Archbishop McCarrick and accountability

| Archbishop Bernard Hebda | August 9, 2018 | 0 Comments

Every time Mass is celebrated, the priest prays that Jesus will “look not on our sins but on the faith of [his] Church… .” That’s been an important prayer for me in the time that I have been serving this archdiocese, well aware of our sins but equally aware of the strong and vibrant faith of this local Church.

Archbishop Bernard Hebda

Archbishop Bernard Hebda

I’ve been praying that prayer even more earnestly in these past weeks as the Church in the United States has once again come face-to-face with its sins, with reports that former cardinal Theodore McCarrick, one of the most prominent Churchmen in the United States in the last quarter century, has been accused of abusing two minors and sexually harassing or assaulting a number of seminarians and young priests. To make matters worse (if that is even possible), evidence has surfaced that indicates that a bishop, as well as some priests and laity, had brought the allegations about misconduct with seminarians to the attention of Church authorities but to no avail: Archbishop McCarrick was nonetheless “promoted” to become the archbishop in our nation’s capital, and elevated to the College of Cardinals.

While I realize that it is not always easy to evaluate the credibility of those bringing allegations, and that there’s often a tendency to believe those we know over those we don’t, I don’t think that the Church in the United States will rest — and confidence will be restored — until the matter is independently investigated and explained, and assurances are given that there are safeguards in place to make sure that something like this couldn’t happen again.

The matter has been particularly troubling to me personally due to the fact that I had served in the Archdiocese of Newark as coadjutor archbishop from November 4, 2013, to March 25, 2016, when I was named archbishop here. It was while I was in Newark that I was introduced to then-Cardinal McCarrick.

A number of good Catholics have written to ask for a personal accounting on my part, inquiring whether I was made aware in my time in Newark of the 2005 and 2007 settlements involving Archbishop McCarrick, or if I knew of any allegations against him. I can state unequivocally that I learned of those settlements only in June of this year, as news broke about the unrelated claim that had been filed in the Archdiocese of New York. What I know of the settlements I know from the newspapers. When serving in Newark, I was regularly briefed on current legal matters of all sorts, but not on past legal matters (unless they were still being discussed in the press). By the time I arrived in Newark in November 2013, the 2005 and 2007 settlements were apparently considered ancient history.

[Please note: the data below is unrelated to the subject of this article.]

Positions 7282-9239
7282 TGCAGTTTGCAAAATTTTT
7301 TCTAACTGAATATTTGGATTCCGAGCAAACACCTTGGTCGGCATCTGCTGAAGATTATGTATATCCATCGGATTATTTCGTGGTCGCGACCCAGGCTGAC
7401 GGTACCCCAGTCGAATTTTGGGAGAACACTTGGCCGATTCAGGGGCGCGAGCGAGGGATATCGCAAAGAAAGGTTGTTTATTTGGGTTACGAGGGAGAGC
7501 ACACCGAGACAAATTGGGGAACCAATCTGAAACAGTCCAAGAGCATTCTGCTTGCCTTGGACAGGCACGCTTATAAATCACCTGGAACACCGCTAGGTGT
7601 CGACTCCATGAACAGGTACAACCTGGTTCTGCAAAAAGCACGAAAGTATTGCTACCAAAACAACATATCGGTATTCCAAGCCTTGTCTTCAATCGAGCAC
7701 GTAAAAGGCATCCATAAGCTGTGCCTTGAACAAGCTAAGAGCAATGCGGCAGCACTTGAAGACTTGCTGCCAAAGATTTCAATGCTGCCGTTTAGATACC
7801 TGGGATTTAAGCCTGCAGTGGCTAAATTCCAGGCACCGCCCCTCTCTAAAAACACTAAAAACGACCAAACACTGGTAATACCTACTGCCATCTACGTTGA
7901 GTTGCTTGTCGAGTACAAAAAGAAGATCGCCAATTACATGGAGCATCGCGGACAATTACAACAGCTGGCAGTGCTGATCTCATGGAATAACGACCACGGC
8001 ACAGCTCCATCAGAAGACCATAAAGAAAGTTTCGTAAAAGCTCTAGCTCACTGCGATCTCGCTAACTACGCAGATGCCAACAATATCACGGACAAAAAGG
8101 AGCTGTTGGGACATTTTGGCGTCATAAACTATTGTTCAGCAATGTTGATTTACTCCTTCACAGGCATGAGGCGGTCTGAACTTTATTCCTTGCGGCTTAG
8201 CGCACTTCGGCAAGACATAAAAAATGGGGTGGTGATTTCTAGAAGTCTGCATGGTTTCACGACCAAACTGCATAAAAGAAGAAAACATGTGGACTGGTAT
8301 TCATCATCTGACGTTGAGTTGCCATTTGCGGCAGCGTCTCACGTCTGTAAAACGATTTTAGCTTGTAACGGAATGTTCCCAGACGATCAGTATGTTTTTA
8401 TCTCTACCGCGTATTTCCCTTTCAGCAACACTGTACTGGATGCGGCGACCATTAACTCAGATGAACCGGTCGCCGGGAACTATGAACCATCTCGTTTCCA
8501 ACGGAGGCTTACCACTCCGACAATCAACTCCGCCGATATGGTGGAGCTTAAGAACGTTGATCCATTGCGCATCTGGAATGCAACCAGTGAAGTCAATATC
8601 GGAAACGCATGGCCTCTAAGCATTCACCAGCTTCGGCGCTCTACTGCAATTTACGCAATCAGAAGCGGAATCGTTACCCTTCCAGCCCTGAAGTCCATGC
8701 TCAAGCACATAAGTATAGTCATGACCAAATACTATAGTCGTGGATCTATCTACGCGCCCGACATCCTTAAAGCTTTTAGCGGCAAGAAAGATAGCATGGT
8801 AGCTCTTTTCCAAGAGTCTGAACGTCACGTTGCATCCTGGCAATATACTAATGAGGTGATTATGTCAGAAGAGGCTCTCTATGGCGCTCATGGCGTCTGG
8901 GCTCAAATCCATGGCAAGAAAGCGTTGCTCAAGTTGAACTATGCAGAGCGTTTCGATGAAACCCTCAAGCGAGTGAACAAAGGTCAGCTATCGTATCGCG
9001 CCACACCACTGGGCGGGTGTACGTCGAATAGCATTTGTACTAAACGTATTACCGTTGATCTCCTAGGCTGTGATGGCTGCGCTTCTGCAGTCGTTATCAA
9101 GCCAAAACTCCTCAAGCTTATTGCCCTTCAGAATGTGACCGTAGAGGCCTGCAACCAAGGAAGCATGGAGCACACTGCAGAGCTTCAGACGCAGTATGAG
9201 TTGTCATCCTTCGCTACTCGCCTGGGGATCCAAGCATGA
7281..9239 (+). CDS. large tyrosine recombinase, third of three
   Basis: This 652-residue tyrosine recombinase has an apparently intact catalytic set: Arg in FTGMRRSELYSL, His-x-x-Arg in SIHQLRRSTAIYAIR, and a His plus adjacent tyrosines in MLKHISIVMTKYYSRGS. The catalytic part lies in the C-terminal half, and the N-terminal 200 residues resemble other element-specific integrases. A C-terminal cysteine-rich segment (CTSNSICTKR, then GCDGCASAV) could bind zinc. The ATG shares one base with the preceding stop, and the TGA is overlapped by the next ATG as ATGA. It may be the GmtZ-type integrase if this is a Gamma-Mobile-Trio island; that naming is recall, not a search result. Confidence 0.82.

It would be untrue to state that I had never heard any allegations about Cardinal McCarrick. Years before I ever lived in Newark, and never imagining that I would be assigned there, I had indeed read — as a somewhat geeky ex-lawyer — an allegation about Cardinal McCarrick in the context of a 2005 lawsuit in the Southern District of New York against Archbishop Myers, Cardinal Eagan, Bishop Hubbard and the Irish Christian Brothers. While the complaint didn’t supply any details, the plaintiff was reported to have said to a journalist that “Archbishop McCarrick would share a bed with seminarians but not engage in any activity with them.” The complaint would later be formally amended to include that allegation. Knowing, however, that this lawsuit was completely dismissed by the state and federal courts, I never gave the particular allegation about Cardinal McCarrick any credence.

I can also state without exception that no one in my years in Newark ever told me that they were improperly touched by Archbishop McCarrick, and no one ever told me that they had to share a bed with him or that they had seen anyone share a bed with him. I heard lots of gut-wrenching stories in my two-and-a-half years there, but none of them involved Archbishop McCarrick. With St. John Paul II’s 1995 visit, he was remembered for “bringing a saint to Newark,” not as an abuser of seminarians, minors or priests.

When I was installed here in St. Paul, he joined me at lunch along with my father, sister, godmother and then 12-year-old nephew. I can assure you that I would never have allowed that to happen if I had any reason to know or even suspect the things that have been reported in the newspapers this past month.

While the letters and emails of recent days are sober reminders that there’s still a long way to go in restoring trust, I nonetheless welcome the efforts to hold me accountable to you, the faithful of this archdiocese. The events of these past weeks have shown that no one can be above the law, regardless of rank or privilege. I was grateful for the opportunity to reinforce that with our seminarians this past weekend, and I look forward to continuing my work with the Office of Ministerial Standards and Safe Environment, and our Archdiocesan Review Board, in creating a culture in which no one need be afraid or reluctant to bring forth an allegation of misconduct.

Our heavenly patron, St. Paul, reminds us that “where sin abounds, grace abounds all the more.” May these difficult days be days of great grace for this local Church.

Arzobispo McCarrick y responsabilidad

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Category: Only Jesus